Sober, so good

Happy, healthy, and enjoying a sobering drink.

Happy, healthy, and enjoying a sobering drink.

Can you call it wine if it has no alcohol? Your customers can, and the low- and no-alcohol wine market has been growing

Shudder. That’s what a well-respected and multi-award winning winemaker did when I mentioned this month’s wine topic to him. He shuddered. “But if wine doesn’t have alcohol in it, can we really call it wine?”

He had a point. Yet he also more generally agreed that, whether it be down to climate change or influential American wine critics’ personal tastes, more and more wine seemed to contain more and more alcohol. Red wines with 15 per cent ABV—and then some—are not uncommon in Australia today. Even our whites, such as the newly popular pinot gris, can often be found heading into the wine ABV stratosphere: 14 per cent, 14.5 per cent… remember this is only a half a degree away from some dry, pale sherries.

Perhaps as a result of this—and certainly in keeping with greater health concerns about alcohol abuse—the low- and in some cases no-alcohol wine market has been stirring. From small, niche winemakers to big multinational liquor companies, many wine manufacturers are investing in a new sector of the market, using both technology and some rather more simple and natural winemaking processes to create lower-alcohol wines.

It is unlikely this trend will become the new sauvignon blanc, but there’s enough of a trend to make anyone holding an on-premise liquor licence to sit up and take notice.

And there are three ways you can retro-fit the whole lower- or no-alcohol wine component into your list. One of these methods works well; the other two struggle, but I’ll run through them just the same.

Method #1. This is the thinking drinker’s approach. It involves no more sorcery or hocus-pocus than some intelligent wine buying for your inventory. And the key is to stick to wines that have a naturally lower level of finished alcohol. Certain grape varieties and certain wine regions (often working in combination) make this a very feasible and not prohibitively expensive operation. Regions with cooler climates will not cook the grapes on the vines as much as the hotter areas will; the result being lower possible alcohol levels in the picked grapes. Other regions seem to have developed a very natural and happy affinity with a grape variety, making for dry, structured, and critically esteemed wines that more often than not sit at about 10.5 per cent, rather than 15 per cent.

Yes, Hunter Valley semillon is this very wine. Given its availability, its LUC, and its refreshing suitability to a wide range of lighter foods, fish, and spicy dishes, it’s a naturally low-alcohol wine whose low-ABV you should be actively spruiking. And who knows: many customers might want lower alcohol wine, but not feel confident enough to ask for it. (Remember, light beer was once tarnished with a similar brush…) Other varieties and regions are also worth considering when hunting lower or ‘normal’ alcohol levels. Tasmanian pinot noir is rarely above 13.5 per cent. Some cooler climate cabernet is also a good choice, once again coming in under 14 per cent (look to Coonawarra and Margaret River).

Maison sells more than a million litres a year, and represents about two-thirds of the total non-alcoholic wine market

Method #2. Some clever winemaking can help produce lower alcohol wines. This can be achieved by natural methods, or by using technology.

Picking grapes earlier than normal is a natural enough process. This cuts down on the amount of sugar that’s ripened inside the grape. The downside: it also cuts down on flavour. Some winemakers have used this technique well, like Primo Estate in South Australia, who pick some of their colombard a little early, before it is blended into their lowish-alcohol white, la Biondina. At $11 LUC, this has Italian sellability combined with cool, clear and long acidity.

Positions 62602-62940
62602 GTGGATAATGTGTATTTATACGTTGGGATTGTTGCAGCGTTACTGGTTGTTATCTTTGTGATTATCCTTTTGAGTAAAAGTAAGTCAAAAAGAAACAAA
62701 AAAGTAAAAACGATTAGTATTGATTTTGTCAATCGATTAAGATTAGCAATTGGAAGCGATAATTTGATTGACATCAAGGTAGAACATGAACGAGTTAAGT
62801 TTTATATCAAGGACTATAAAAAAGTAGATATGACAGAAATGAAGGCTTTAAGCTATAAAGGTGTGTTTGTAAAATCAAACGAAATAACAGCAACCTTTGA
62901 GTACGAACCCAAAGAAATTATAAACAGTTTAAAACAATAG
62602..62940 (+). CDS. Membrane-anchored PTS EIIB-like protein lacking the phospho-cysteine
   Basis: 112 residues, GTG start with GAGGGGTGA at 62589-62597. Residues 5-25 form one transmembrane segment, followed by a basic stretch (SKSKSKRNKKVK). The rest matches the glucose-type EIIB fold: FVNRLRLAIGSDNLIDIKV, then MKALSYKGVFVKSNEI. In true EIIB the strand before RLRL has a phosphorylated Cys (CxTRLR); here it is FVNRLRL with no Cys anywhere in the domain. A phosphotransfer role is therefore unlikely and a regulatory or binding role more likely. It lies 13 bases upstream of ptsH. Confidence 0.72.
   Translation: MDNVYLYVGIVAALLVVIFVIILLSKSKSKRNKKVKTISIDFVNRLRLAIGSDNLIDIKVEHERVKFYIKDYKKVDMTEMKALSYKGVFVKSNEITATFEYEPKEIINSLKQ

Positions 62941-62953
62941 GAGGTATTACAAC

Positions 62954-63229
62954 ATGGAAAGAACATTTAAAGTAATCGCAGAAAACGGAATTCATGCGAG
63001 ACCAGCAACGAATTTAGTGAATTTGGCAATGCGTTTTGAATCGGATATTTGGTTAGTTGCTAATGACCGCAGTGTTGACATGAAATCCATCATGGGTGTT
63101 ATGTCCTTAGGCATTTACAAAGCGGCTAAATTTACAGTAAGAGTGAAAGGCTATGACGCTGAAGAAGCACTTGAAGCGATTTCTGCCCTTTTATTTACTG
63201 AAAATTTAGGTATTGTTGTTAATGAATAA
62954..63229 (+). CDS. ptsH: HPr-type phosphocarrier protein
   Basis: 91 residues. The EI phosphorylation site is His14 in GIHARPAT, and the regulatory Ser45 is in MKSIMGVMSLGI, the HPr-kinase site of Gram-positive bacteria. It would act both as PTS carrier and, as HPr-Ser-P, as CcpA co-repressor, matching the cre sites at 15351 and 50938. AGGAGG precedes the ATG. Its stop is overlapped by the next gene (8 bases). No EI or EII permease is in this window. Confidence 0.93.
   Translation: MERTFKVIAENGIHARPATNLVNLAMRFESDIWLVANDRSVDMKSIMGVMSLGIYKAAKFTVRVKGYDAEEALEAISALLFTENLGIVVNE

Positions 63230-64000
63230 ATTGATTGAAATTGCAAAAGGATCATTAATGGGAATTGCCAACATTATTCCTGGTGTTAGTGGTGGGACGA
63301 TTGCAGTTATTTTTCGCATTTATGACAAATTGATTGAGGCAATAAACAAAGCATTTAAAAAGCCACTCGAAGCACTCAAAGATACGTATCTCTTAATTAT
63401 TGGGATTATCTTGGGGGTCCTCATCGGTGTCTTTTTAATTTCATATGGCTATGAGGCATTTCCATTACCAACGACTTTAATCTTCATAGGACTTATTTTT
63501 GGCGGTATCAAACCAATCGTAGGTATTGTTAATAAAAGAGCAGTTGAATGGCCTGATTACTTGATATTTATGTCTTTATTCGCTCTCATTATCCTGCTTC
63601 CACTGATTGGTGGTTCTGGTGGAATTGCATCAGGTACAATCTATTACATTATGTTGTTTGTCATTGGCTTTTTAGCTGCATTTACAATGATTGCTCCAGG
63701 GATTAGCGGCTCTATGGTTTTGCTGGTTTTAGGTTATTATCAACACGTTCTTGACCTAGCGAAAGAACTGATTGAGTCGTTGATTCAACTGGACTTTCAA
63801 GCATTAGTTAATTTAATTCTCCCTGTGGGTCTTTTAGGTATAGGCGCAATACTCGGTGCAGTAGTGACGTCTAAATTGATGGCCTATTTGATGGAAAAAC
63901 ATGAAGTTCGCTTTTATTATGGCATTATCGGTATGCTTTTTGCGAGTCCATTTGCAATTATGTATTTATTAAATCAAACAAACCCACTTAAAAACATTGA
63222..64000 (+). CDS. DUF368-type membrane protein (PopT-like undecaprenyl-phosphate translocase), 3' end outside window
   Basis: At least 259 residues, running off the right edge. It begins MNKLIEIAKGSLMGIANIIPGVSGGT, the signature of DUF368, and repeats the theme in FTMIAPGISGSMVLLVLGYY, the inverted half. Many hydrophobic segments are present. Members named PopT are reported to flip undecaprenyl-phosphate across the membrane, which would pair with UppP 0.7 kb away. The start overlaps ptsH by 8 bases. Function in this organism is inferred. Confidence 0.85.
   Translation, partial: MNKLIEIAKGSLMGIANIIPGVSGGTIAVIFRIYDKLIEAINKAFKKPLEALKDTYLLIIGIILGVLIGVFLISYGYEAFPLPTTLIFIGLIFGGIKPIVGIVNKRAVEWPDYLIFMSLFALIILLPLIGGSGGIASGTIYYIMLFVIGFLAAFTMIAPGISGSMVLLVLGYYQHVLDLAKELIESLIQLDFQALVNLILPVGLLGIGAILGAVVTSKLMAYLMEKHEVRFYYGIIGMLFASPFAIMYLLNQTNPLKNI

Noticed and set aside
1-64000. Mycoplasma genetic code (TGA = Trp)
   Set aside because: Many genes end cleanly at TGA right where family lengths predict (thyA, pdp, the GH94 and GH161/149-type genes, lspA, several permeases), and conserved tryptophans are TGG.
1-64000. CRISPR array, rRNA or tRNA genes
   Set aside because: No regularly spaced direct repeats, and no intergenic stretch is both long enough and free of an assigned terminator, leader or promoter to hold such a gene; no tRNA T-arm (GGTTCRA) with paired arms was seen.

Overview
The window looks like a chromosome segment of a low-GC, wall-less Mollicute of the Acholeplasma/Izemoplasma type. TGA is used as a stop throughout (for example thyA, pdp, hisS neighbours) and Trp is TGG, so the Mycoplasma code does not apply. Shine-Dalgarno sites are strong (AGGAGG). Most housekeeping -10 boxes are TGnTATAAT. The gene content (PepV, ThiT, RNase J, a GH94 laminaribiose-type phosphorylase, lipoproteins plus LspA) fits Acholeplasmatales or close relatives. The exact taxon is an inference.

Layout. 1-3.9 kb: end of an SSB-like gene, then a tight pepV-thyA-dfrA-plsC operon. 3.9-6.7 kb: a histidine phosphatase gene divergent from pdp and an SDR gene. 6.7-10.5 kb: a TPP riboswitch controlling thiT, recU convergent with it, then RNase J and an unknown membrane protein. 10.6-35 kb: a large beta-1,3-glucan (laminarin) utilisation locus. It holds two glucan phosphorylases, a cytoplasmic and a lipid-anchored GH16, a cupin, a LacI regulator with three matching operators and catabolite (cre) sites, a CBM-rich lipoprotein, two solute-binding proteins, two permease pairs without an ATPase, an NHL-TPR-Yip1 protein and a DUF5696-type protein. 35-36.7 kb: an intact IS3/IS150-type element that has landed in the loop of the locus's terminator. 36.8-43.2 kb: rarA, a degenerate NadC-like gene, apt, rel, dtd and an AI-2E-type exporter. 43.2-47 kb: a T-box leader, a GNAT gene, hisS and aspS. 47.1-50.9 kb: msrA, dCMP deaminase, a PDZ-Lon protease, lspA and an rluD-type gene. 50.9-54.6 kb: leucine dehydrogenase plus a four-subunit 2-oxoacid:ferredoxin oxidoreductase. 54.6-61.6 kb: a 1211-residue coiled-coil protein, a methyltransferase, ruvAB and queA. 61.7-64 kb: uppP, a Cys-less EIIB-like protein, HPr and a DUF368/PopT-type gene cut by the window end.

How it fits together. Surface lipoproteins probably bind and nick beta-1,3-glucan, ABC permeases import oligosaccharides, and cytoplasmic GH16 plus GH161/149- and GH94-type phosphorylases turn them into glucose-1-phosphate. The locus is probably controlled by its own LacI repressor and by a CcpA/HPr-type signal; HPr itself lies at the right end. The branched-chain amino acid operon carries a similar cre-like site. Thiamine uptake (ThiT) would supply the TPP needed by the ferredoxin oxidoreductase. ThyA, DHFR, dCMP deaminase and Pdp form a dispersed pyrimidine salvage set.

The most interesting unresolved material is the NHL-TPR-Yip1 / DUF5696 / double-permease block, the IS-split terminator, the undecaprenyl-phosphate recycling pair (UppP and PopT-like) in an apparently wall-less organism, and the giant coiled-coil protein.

Other early picking produces a more fruit-sweet wine, and that’s what we’ve recently seen with moscato wines. Coming in at six per cent or so ABV, they recommend low alcohol levels, but besides drinking them as an accompaniment to breakfast— as some Italians do—one wonders how they might successfully translate to bar sales.

Method #3. Actively endorse and advertise non-alcoholic wines on your list and blackboards… Mmm… This would be a brave move, and a brave move because of one very important fact concerning non-alcoholic wine: Virtually 100 per cent of the stuff that I’ve tasted over the last year is dreadful. And the one brand that dominates non-alcoholic wine sales is universally so sweet— both in its rosé and white forms—that it might be better used as an ant trap than a beverage. Yet this brand, Maison, sells more than a million litres a year, and represents about two-thirds of the total non-alcoholic wine market, of which 80 per cent is sold through supermarkets. And that’s the killer: I’ve never heard of a bar successfully selling supermarket products to a profitable conclusion. Oh, there are packets of chips, I guess, but that’s the exception.

And there’s one other very important piece of market research that any operator needs to know about low-alcohol wine: the wine companies that have so far invested in the creation of these low-alcohol brands are clearly setting their sights on women. The ‘Early Harvest’ brand is but one example. That’s all I’m going to say about that.

But if you want to more stylishly and elegantly push a lower alcohol wine agenda on your premises, then it is both the men and the women—and those in between—who are interested in lower alcohol wines, not so much for health or diet reasons, but because such wines have subtler flavours. Wine contains alcohol; good wine has alcohol levels in balance; balanced wine is more drinkable. Which wine do you want to sell? Beware the trend, but sell wine you are proud of.

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